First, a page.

Smokers who switch to vaping could soon ‘have healthier hearts’

November 19, 2019

Source: NHS –Behind the Headlines

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Date of publication: November 2019

Publication type: News item

In a nutshell: “Smokers can improve the health of their hearts within weeks of switching to e-cigarettes, the largest trial of its kind shows”

The number of people using e-cigarettes, or vaping, has grown rapidly over the past decade and they have helped many people to give up smoking cigarettes. However, as e-cigarettes have only been available for a relatively short time, we’re still building evidence on their health effects – both positive and negative. In this new Scottish study researchers recruited 115 smokers, about two-thirds of whom were willing to switch to e-cigarettes while a third continued to smoke. After a month researchers found the arteries of those who switched to e-cigarettes were now better at widening (dilating) when there was an increased blood flow. This ability of the arteries to remain pliable and respond to changes in blood flow is known as vascular function. Poor vascular function is a risk factor for cardiovascular diseases, such as a heart attack.

Length of publication: 1 webpage

Some important notes: Please contact your local NHS library if you cannot access the full text. Follow this link to find your local NHS library.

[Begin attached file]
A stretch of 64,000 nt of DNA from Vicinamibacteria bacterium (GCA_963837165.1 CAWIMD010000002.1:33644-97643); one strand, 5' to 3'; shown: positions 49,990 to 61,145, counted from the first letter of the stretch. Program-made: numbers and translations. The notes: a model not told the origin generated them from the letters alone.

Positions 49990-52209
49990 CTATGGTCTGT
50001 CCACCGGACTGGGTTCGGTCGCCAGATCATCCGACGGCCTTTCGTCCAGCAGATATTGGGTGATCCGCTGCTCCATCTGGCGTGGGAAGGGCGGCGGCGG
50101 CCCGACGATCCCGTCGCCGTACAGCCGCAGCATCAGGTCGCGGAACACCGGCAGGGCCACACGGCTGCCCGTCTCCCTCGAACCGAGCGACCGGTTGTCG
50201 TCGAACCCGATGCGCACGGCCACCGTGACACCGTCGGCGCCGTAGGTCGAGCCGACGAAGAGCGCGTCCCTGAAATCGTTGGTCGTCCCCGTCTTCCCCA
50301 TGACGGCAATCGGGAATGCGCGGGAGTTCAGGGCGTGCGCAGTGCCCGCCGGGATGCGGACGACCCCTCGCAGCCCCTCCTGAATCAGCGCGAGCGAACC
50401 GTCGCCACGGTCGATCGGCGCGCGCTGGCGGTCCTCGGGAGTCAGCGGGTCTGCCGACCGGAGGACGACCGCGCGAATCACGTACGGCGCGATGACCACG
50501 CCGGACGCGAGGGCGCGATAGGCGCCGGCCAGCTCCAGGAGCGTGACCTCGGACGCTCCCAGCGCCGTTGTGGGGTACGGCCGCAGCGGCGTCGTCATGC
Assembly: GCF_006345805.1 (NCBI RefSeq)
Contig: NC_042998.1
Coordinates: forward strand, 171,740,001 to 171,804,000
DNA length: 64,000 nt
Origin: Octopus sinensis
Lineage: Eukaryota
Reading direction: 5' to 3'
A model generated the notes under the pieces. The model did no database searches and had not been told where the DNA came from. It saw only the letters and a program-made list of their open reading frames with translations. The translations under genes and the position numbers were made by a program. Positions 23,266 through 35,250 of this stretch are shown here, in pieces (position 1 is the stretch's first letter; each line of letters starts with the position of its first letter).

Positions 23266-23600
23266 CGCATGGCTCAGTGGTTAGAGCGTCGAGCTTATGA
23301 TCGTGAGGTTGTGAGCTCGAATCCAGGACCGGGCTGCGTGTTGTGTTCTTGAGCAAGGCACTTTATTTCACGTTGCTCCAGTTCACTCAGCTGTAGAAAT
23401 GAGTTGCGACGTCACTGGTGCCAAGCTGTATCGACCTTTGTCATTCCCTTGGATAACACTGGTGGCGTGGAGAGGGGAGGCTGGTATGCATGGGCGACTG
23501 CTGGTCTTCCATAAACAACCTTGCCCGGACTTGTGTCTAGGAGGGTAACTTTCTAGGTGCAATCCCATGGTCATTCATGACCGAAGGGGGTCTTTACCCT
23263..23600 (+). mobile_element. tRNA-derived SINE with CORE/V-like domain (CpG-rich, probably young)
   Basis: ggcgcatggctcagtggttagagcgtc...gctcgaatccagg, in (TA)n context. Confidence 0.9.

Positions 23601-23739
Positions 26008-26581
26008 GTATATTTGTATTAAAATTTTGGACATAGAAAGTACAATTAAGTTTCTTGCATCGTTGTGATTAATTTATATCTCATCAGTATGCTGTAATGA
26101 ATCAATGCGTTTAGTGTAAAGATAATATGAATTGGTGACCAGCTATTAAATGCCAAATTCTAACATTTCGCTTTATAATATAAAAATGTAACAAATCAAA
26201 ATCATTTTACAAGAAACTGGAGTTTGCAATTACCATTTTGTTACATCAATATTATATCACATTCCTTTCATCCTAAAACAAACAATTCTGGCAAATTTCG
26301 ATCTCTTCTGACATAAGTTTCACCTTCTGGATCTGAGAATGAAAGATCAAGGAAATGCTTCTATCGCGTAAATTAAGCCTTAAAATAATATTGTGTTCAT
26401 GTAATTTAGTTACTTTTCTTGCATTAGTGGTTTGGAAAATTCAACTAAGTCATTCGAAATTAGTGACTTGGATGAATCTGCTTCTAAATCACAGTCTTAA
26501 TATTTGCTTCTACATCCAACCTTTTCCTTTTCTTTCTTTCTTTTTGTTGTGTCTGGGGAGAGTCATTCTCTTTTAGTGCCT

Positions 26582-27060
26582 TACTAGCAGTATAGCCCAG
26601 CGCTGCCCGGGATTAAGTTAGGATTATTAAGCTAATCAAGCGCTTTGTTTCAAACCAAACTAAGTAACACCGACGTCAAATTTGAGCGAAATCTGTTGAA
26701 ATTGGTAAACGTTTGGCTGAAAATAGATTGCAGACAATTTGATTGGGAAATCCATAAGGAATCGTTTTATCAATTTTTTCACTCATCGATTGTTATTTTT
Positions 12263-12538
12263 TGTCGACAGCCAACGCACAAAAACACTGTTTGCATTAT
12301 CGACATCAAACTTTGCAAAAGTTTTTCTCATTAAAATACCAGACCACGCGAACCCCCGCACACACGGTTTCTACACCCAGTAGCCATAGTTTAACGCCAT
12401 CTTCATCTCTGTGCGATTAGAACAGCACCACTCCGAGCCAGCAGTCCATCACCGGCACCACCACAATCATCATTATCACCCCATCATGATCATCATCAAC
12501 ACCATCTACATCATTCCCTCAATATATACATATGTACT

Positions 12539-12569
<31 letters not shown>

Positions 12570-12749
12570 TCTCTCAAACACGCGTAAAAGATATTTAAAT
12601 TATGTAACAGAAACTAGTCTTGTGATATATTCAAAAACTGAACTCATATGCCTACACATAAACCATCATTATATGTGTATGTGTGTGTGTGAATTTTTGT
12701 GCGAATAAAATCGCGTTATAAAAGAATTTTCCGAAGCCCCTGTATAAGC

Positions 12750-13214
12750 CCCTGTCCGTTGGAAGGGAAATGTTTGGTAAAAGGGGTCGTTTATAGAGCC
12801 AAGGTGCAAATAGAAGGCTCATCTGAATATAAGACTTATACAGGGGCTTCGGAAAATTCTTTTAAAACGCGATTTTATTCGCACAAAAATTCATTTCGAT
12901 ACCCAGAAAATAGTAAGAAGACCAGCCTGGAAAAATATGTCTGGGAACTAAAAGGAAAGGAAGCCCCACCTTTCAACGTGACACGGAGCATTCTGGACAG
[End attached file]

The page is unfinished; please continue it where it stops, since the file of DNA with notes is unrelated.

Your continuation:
Acknowledgement:   NHS –Behind the Headlines


Children become less active each year of primary school

November 19, 2019

Source: British Heart Foundation

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Date of publication: November 2019

Publication type: News item

In a nutshell: A new study shows that by age 11, children are doing more than an hour less of physical activity a week than at age 6.   The study revealed a dramatic drop in children’s physical activity levels by the time they finish primary school. Monitoring the behaviour of more than 2,000 children from 57 schools across South West England during primary school, it found children became 17 minutes less active per week every year. The UK Chief Medical Officers recommend that children do an hour of MVPA every day. This study found that 61 per cent of children in Year 1 did at least an hour of MVPA per day, but by Year 6, only 41 per cent achieved the target. The drop was particularly steep for girls, who fell from 54 to 28 per cent by the time they finished primary school.